Chest Pain Awareness

Having Chest Pain & Symptoms? Call 911 – We'll bring Emergency Services to your home!

Heart attacks have beginnings. These beginnings occur in more than 50% of patients. Most importantly, if recognized in time, these “beginnings” can be treated before the heart is damaged!

Alarming Statistics

  • Heart disease causes approximately 1 of 4 deaths in the United States.
  • About 50% of sudden cardiac deaths occur outside a hospital. This suggests that many people don’t act on early warning signs.
  • Survey results show that only 27% of the respondents were aware of all major symptoms and knew to call 911.

By sharing Early Heart Attack Education (EHAC), we can change these sobering statistics!

Click here to view the American College of Cardiology EHAC poster. 

Click here to view the Hands-Only CPR Instructional Video.

What is EHAC?

Early Heart Attack Care (or EHAC) education teaches you to recognize the early signs and symptms of a heart attack. Why? We want you to become an active bystander so you can save a life- even if it's yours.

  • About 750,000 people in the U.S. have heart attacks each year. Of those, about 116,000 die.
  • Many of these patients experienced early symptoms. 

Early signs

Early signs and symptoms that can begin hours or days before a heart attack. You may or may not experience any or all of these symptoms. You may experience mild chest symptoms, such as pressure, burning, aching or tightness. These symptoms may come and go until finally becoming constant and severe.

  • Nausea
  • Pain that travels down one or both arms
  • Jaw pain
  • Fatigue
  • Anxiety
  • Chest pressure, squeezing or discomfort
  • Back pain
  • Shortness of breath
  • Feeling of fullness
  • Sleep disturbances including bouts of insomnia or trouble either getting to sleep or staying asleep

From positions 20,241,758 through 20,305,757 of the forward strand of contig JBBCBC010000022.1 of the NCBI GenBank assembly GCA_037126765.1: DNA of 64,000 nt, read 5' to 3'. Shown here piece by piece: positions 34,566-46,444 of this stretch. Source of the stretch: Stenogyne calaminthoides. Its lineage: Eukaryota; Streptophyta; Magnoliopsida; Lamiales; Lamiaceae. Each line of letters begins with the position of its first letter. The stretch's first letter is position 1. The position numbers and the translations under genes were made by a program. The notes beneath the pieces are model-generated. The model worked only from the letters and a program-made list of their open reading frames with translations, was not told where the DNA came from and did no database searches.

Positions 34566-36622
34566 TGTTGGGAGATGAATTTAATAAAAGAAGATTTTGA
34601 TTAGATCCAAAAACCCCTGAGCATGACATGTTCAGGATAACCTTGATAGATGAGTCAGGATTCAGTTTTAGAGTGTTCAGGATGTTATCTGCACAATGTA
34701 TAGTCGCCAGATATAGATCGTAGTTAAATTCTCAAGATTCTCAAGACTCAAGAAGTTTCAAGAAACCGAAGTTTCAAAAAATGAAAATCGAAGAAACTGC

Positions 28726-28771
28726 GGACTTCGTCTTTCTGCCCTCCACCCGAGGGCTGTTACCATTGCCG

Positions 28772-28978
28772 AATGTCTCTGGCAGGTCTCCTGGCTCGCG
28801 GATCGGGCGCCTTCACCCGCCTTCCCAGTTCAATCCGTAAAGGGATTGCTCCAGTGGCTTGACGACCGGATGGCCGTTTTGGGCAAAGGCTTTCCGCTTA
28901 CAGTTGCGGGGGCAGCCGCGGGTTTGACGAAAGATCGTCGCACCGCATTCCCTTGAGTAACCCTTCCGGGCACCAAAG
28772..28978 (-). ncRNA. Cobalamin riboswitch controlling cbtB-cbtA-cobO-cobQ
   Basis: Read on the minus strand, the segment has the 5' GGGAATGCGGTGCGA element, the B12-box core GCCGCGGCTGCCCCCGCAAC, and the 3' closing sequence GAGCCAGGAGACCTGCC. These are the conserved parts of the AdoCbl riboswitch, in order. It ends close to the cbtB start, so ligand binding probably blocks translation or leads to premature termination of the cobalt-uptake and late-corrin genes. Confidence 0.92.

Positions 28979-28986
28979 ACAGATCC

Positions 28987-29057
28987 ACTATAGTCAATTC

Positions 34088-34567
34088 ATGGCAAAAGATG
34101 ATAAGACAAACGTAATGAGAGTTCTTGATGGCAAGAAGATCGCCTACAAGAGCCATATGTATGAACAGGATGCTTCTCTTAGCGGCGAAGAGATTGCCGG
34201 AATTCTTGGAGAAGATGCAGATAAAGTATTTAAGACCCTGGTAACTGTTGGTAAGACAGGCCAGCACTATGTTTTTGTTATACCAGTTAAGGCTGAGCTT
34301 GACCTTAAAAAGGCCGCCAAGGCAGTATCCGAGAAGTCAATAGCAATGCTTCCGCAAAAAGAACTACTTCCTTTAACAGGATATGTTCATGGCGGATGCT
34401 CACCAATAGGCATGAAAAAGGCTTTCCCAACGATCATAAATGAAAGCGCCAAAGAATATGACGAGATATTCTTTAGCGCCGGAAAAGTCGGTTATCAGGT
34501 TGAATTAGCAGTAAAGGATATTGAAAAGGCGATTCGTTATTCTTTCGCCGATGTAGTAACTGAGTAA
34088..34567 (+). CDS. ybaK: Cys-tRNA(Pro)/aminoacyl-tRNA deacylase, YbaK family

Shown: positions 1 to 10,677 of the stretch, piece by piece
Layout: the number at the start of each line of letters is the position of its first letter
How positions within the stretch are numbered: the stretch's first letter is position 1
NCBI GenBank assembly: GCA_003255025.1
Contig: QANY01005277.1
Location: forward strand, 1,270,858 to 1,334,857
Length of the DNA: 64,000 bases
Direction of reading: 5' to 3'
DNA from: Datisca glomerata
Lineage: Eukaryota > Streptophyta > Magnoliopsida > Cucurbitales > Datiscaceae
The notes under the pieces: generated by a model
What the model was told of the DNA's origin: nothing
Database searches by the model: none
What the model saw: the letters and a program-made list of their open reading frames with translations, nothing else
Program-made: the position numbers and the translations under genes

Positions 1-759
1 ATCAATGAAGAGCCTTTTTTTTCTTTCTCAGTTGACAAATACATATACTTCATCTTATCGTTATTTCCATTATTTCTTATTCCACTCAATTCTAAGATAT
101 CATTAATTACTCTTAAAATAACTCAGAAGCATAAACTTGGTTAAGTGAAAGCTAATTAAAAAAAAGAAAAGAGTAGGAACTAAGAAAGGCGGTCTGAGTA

• Indigestion

What are the risk factors?

These are the general risk factors. Dicuss your risk with your doctor.

  • Chest pain, pressure, burning, aching or tightness- it may come and go
  • A family history of cardiovascular disease
  • High blood pressure
  • Overweight or obese
  • Sedentary lifestyle
  • Using tobacco products
  • Metabolic disease, diabetes or other illnesses
  • For women it can also include birth control pills, a history of pre-eclampsia, gestational diabetes or having a low birth weight baby

What is the difference?


Some heart attack symptoms can be different between men and women. Why does it matter? Women may be less likely to seek immediate medical care which can cause more damage to the heart. 

  • Men normally feel pain and numbness in the left arm or side of chest, but in women, these symptoms may appear on the right side.
  • Women may feel completely exhausted, drained, dizzy or nauseous.
  • Women may feel upper back pain that travels up into their jaw.
  • Women may think their stomach pain is the flu, heartburn or an ulcer.


In an atypical presentation, the signs and symptoms are different. How? The patient may not complain about pain or pressure in the chest. Be alert for the following: 

  • A sharp or "knife-like" pain that occurs with coughing or breathing.
  • Pain that spreads above the jawbone or into the lower body. 
  • Difficult or labored breathing. 

If you one or more of these symptoms, you owe it to yourself to get these symptoms checked out immediately at Logan Regional Medical Center's Emergency Department.

We are an accredited Chest Pain Center, certified by the American College of Cardiology Accreditation Services. 

Survive, Don’t Drive – Call 911